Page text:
Do you have someone you could call in the middle of the night if you needed help? Bible teacher Ray Pritchard calls these people “2 a.m. friends.” If you have an emergency, this kind of friend would ask you two questions: “Where are you?” and “What do you need?”
During a demonstration of sheep- herding using a Border Collie, the dog trainer explained that because sheep are highly vulnerable to wild animals, their main defense against predators is to stay together in a tightly knit group. “A sheep alone is a dead sheep,” the trainer said. “The dog always keeps the sheep together as it moves them.”
During the first few hours of their 30th college reunion, Mary Schmich and her friends talked mostly about how old their classmates looked. But as the event progressed, their focus began to change. Later, in her Chicago Tribune column, Mary wrote: “Once you get used to the fact that time has robbed every single one of you of something—or added it in the wrong places . . . you stop thinking about looks [and] start talking about life.”
Many years ago an accomplished organist was giving a concert. (In those days someone had to pump large bellows backstage to provide air for the pipes.) After each song, the audience applauded heartily. Before his final number, the organist stood and said, "I shall now play . . ." and he announced the title. He sat down and adjusted his music. With feet poised over the pedals and hands over the keys, he began with a mighty chord. But the organ remained silent. Just then a voice was heard from backstage: "Say 'We'!"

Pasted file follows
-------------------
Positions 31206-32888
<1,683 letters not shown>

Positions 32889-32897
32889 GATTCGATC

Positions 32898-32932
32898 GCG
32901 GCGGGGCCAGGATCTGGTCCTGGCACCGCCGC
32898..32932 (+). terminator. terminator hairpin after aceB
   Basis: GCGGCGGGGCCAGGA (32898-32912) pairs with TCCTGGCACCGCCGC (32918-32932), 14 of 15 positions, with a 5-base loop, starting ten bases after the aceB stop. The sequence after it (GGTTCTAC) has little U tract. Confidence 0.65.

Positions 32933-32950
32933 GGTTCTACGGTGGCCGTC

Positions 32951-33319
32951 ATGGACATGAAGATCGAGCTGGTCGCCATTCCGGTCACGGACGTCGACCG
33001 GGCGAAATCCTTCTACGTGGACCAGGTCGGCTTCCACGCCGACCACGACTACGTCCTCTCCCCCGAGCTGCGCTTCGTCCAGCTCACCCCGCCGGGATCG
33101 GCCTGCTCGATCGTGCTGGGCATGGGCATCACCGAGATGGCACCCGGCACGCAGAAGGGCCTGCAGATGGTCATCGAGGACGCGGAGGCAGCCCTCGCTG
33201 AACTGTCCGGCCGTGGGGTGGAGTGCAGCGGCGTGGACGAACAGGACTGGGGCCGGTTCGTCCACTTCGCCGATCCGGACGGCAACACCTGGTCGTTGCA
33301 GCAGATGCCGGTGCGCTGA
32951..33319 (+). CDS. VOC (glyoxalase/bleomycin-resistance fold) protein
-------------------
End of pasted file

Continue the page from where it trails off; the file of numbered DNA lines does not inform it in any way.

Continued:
Charles Plumb was sitting in a restaurant when a man came up to him and said, "You're Plumb. You flew jet fighters in Vietnam. You were on the aircraft carrier Kitty Hawk. You were shot down!" "How in the world did you know all that?" asked Plumb. The man, who had been on the same ship, replied, "I packed your parachute." Then he added, "I guess it worked." "Indeed it did," said Plumb.
It is about 9 in the evening. My wife Ginny and I are sitting in our living room. I'm reading a book. Suddenly she says, "Honey, I want to talk with you for a few minutes." She begins to talk—then she abruptly asks, "Are you listening?"
A missionary in Calcutta said that she was profoundly influenced by a communion service she had attended during World War II. The leader of that meeting was a Swedish minister. Among those present were a Chinese pastor, a Japanese teacher, a German doctor, several English citizens, and a few Indian believers.